SAP Cloud Platform allows us to easily create web applications using the SAPUI5 framework. It also allows us to create a destination (the way that SAP’s cloud uses to connect different modules) to our IoT module. Also, every Hana table can be accessed via oData, and we can retrieve the information easily within SAPIUI5.

onAfterRendering: function () {
    var model = this.model;
 
    this.getView().getModel().read("/my-hana-table-odata-uri", {
        urlParameters: {
            $top: 1,
            $orderby: "G_CREATED desc"
        },
        success: function (oData) {
            model.setProperty("/value", oData.results[0].C_VALUE);
        }
    });
}


And display in a view:

<mvc:View controllerName="gonzalo123.iot.controller.Main" xmlns:html="http://www.w3.org/1999/xhtml" xmlns:mvc="sap.ui.core.mvc"
          displayBlock="true" xmlns="sap.m">
    <App>
        <pages>
            <Page title="{i18n>title}">
                <content>
                    <GenericTile class="sapUiTinyMarginBegin sapUiTinyMarginTop tileLayout" header="nodemcu" frameType="OneByOne">
                        <tileContent>
                            <TileContent unit="%">
                                <content>
                                    <NumericContent value="{view>/value}" icon="sap-icon://line-charts"/>
                                </content>
                            </TileContent>
                        </tileContent>
                    </GenericTile>
                </content>
            </Page>
        </pages>
    </App>
</mvc:View>


Cloud Foundry

The web application (with SCP and SAPUI5) can access to IoT values via oData. We can fetch data again and again, but that’s not cool. We want real-time updates in the web application. So we need WebSockets. The SCP IoT module allows us to use WebSockets to put information, but not get updates (as far as I know, at least. Let me know if I’m wrong). We also can connect our IoT to an existing MQTT server, but in this prototype, I only want to use WebSockets. So we’re going to create a simple WebSocket server with Node and socket.io. This server will be listening to device updates (again and again with a setInterval function via oData), and when it detects a change, it will emit a broadcast to the WebSocket.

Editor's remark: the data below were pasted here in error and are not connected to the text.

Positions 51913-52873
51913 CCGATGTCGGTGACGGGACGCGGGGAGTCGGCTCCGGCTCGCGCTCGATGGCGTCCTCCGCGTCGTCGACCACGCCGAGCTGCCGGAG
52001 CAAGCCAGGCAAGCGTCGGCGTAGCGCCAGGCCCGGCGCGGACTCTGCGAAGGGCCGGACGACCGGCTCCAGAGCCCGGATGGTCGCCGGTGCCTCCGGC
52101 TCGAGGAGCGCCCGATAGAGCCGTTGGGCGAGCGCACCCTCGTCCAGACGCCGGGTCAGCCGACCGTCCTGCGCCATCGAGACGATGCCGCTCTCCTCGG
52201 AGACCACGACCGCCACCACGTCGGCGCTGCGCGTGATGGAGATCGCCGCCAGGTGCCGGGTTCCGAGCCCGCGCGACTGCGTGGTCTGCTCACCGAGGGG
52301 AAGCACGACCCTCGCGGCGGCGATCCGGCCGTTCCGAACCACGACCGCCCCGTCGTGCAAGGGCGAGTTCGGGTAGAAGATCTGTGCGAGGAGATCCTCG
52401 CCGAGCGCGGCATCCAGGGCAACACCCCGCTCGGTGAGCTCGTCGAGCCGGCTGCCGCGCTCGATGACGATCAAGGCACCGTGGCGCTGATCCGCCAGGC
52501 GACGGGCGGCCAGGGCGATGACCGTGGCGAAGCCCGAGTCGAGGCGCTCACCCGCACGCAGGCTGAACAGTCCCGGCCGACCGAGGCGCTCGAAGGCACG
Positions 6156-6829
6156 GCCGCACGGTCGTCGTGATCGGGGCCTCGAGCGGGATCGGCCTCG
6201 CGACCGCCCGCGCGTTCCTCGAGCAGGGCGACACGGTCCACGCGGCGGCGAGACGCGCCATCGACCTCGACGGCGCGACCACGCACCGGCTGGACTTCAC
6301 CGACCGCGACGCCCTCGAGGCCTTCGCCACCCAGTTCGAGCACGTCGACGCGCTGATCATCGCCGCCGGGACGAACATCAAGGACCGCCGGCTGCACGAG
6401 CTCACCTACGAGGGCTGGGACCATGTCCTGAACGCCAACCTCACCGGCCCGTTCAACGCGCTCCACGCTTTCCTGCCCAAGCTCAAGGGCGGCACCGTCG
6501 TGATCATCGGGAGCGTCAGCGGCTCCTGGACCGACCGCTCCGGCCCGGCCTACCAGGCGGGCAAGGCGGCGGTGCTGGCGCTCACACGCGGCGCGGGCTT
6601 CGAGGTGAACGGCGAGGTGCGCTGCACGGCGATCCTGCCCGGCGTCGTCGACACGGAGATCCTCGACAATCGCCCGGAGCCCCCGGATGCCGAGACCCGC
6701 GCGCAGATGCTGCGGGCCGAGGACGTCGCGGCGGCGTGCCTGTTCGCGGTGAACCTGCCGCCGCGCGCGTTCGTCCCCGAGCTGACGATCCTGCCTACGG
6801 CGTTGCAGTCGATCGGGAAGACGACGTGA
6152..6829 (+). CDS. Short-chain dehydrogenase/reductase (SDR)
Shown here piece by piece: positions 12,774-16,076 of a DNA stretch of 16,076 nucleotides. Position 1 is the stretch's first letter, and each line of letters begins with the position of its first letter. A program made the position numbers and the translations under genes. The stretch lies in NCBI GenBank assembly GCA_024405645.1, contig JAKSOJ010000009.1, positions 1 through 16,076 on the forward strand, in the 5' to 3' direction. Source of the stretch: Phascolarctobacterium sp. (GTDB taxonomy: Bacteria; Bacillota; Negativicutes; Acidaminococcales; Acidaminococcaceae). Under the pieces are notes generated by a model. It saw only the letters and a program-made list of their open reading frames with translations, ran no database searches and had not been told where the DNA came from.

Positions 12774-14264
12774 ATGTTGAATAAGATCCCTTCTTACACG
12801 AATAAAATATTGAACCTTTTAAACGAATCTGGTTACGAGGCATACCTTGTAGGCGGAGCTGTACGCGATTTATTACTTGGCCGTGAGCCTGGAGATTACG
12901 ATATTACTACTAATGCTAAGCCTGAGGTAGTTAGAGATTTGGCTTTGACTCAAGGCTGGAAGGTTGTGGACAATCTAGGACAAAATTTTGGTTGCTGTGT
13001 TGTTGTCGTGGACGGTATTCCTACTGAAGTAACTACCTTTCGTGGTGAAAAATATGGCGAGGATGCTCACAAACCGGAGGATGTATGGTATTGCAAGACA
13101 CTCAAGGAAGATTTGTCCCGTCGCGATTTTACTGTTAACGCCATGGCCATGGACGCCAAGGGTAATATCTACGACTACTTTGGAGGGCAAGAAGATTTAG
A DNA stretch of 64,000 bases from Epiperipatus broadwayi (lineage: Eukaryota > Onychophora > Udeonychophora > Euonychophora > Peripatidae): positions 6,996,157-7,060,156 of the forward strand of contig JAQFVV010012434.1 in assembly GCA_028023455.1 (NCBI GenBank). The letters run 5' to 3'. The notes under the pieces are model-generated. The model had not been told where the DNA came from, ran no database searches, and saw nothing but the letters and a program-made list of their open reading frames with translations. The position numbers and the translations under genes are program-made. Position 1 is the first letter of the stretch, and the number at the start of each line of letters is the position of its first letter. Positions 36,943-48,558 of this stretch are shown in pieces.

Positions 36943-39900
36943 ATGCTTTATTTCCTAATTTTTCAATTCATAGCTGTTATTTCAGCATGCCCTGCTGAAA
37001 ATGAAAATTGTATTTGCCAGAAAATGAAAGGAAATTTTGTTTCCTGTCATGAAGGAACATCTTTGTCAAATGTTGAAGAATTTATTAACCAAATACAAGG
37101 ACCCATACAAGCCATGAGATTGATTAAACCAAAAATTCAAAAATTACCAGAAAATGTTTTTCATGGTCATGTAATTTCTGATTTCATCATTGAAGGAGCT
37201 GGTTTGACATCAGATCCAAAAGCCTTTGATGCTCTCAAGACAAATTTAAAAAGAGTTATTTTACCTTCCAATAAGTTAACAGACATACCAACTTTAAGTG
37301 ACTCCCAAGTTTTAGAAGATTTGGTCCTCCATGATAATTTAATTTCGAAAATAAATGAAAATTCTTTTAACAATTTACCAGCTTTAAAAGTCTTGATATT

SAP’s SCP also allows us to create services with Cloud Foundry. So we’ll create our Node.js server there.

var http = require('http'),
    io = require('socket.io'),
    request = require('request'),
    auth = "Basic " + new Buffer(process.env.USER + ":" + process.env.PASS).toString("base64"),
    url = process.env.IOT_ODATA,
    INTERVAL = process.env.INTERVAL,
    socket,
    value;
 
server = http.createServer();
server.listen(process.env.PORT || 3000);
 
socket = io.listen(server);
 
setInterval(function () {
    request.get({
        url: url,
        headers: {
            "Authorization": auth,
            "Accept": "application/json"
        }
    }, function (error, response, body) {
        var newValue = JSON.parse(body).d.results[0].C_VALUE;
        if (value !== newValue) {
            value = newValue;
            socket.sockets.emit('value', value);
        }
    });
}, INTERVAL);


And that’s all. My NodeMcu device is connected to the cloud.

The full project is available in my GitHub.

Download Red Hat’s blueprint for building an open IoT platform—open source from cloud to gateways to devices.

Topics:
iot ,iot cloud ,nodemcu ,cloud data ,sap ,tutorial

Published at DZone with permission of Gonzalo Ayuso, DZone MVB. See the original article here.